State agencies must take seriously the requirement to conduct a timely, accurate economic analysis of major regulations, according to a just-released opinion by the 5th District Court of Appeal.
In a unanimous opinion upholding the trial court, the appellate justices found that the final economic impact analysis used in rulemaking must be based on evidence, as must the responses to public comments regarding nonspeculative economic impacts which introduce new evidence into the rulemaking file.
The California Chamber of Commerce filed a friend-of-the-court brief in the case.
The court also ruled that a state agency must address both intrastate and interstate economic competitiveness impacts and concerns.
In deciding this case, the appellate court rejected the application of a deferential standard of review to the state agency’s interpretation of its obligations under the Administrative Procedures Act (APA). In effect, the court held that the agency doesn’t get to decide for itself what the Legislature meant by holding the agency accountable.
The APA ruling in this dispute, John R. Lawson Rock & Oil, Inc. and California Trucking Association v. State Air Resources Board et al., Case No. F074003, centered around the adequacy of the economic analysis conducted by the Air Resources Board (ARB) when it adopted an amendment to a rule regulating diesel truck engines.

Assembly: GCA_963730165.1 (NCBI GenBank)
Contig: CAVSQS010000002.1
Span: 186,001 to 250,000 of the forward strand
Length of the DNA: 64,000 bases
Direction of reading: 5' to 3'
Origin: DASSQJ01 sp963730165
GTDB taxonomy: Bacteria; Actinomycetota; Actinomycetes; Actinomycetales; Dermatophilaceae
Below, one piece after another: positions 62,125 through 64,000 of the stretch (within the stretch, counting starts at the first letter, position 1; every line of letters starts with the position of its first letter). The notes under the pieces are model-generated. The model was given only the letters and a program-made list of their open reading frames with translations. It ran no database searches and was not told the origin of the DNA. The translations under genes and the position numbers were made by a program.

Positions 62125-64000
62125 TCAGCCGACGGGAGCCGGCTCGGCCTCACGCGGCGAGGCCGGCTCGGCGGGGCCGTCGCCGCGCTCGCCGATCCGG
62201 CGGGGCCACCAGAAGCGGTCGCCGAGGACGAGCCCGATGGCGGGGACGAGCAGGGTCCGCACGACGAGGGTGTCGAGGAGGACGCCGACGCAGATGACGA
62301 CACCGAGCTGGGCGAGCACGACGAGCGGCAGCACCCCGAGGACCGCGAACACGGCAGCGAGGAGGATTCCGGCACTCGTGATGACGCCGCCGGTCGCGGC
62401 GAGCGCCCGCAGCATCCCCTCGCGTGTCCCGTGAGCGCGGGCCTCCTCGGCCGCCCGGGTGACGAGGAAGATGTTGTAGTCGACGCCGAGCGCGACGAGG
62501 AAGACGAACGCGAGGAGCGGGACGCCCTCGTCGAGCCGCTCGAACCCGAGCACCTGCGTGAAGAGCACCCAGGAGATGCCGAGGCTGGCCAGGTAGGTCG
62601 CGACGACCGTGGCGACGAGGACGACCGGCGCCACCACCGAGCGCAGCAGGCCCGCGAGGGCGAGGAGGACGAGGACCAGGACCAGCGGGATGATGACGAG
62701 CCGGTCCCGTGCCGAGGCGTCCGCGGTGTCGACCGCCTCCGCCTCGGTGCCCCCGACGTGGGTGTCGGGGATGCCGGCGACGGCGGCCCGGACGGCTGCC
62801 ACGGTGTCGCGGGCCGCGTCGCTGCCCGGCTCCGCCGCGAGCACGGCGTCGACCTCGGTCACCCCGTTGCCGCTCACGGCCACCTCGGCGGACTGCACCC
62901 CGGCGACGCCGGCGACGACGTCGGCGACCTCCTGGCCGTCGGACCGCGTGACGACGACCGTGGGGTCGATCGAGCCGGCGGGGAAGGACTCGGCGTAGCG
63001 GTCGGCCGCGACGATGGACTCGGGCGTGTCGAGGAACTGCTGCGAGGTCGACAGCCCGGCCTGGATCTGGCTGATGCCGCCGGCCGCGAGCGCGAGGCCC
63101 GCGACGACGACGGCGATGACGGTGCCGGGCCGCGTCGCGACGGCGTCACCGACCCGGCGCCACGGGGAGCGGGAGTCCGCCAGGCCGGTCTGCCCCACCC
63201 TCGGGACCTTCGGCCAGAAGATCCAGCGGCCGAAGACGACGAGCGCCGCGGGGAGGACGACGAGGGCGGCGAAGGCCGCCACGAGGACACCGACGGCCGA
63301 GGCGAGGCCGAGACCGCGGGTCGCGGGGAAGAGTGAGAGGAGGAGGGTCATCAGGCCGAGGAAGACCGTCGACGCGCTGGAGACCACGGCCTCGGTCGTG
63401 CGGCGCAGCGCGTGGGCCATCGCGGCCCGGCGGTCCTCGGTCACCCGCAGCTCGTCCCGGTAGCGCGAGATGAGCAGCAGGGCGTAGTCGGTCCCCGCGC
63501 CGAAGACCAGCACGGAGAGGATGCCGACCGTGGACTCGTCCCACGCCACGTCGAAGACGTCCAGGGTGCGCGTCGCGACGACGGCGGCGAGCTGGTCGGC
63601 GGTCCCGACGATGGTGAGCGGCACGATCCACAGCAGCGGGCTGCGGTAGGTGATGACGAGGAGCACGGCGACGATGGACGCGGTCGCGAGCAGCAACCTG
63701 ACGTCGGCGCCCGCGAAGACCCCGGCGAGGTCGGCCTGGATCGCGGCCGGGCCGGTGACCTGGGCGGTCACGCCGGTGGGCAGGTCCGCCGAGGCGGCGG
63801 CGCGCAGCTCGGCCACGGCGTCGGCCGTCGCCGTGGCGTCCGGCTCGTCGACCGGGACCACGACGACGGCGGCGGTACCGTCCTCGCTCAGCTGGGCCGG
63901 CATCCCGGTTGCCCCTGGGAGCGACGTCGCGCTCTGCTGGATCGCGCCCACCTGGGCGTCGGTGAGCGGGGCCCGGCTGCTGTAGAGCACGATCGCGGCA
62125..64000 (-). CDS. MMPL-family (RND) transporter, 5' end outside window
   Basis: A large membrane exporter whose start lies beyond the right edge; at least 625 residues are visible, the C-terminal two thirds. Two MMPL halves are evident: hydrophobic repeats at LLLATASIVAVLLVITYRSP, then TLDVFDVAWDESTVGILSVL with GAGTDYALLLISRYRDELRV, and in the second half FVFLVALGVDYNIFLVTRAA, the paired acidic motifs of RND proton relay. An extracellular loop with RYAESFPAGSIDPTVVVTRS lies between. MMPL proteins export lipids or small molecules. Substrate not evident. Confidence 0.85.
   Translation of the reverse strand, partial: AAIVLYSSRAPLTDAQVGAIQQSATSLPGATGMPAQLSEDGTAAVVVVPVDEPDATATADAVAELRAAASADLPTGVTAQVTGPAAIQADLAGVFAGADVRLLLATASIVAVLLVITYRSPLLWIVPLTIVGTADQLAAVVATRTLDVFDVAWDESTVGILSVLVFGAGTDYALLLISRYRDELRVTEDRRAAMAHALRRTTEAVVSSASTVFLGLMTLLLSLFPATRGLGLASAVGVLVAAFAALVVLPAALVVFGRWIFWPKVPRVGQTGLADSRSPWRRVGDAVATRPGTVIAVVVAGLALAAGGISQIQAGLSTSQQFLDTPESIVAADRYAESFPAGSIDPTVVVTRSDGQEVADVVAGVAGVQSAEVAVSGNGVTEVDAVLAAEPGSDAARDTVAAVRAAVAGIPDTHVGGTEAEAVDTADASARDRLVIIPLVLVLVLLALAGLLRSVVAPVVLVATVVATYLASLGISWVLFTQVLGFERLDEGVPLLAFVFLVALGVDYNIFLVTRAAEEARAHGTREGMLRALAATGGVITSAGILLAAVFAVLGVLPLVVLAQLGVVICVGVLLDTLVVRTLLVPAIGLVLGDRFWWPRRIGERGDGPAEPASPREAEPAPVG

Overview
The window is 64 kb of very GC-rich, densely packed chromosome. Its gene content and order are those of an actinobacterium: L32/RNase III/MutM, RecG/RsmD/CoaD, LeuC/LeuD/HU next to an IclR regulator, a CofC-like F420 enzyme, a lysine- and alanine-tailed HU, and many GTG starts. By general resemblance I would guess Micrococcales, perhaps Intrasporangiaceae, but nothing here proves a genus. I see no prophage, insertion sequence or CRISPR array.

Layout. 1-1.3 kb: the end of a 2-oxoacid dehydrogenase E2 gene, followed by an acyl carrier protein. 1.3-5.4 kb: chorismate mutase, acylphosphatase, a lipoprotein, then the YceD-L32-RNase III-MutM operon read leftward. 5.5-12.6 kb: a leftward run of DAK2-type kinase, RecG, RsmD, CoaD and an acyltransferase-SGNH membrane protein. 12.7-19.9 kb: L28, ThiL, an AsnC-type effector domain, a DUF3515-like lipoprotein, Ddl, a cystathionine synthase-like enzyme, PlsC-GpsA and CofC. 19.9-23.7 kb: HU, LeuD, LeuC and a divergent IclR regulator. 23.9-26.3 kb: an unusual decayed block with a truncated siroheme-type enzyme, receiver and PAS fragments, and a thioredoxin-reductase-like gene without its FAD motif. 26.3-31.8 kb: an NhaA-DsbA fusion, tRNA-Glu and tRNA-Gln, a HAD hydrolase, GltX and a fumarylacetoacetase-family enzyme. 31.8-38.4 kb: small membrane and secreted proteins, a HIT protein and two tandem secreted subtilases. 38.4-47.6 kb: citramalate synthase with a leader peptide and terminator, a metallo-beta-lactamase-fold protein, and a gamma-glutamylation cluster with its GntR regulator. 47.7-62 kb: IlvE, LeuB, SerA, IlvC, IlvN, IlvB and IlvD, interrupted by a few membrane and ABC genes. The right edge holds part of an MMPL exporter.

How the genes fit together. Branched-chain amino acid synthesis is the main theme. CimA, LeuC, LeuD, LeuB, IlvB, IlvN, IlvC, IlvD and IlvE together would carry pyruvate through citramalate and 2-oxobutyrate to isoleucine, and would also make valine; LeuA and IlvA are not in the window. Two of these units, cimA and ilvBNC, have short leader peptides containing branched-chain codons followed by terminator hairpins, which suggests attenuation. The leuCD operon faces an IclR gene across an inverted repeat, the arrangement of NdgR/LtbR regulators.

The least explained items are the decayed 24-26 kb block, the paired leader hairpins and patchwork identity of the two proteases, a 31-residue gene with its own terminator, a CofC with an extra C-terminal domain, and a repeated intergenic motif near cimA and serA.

The California Trucking Association successfully argued that the analysis was a “rosy scenario without merit,” and that the economic analysis “merely evaluated the Amendments’ ‘benefits,’ and did not include any analysis of the Amendments’ potential ‘adverse economic impact[s]’ on affected businesses.”
The appellate court found that behavior unacceptable.
The court also rejected the agency’s willful ignorance of evidence of additional economic impacts, developed through the APA’s iterative regulatory analysis and review process.
That is, once an agency is made aware of relevant economic information—especially potentially adverse economic impacts—then it must address those impacts in good faith as it completes its final economic analysis.
The requirement that agencies conduct rigorous economic impact analyses was enacted by the Legislature in 2011 (SB 617; R. Calderon; D-Montebello). The CalChamber was a key supporter of the legislation and has worked closely with the Department of Finance to develop the rules by which agencies must comply with these requirements.
Joining the CalChamber in filing the amicus curiae brief in this case were the California Manufacturers and Technology Association, California Business Properties Association, California Retailers Association, Consumer Specialty Products Association, California Independent Oil Marketers Association, Automotive Specialty Products Alliance, National Elevator Industry and Pacific Merchant Shipping Association.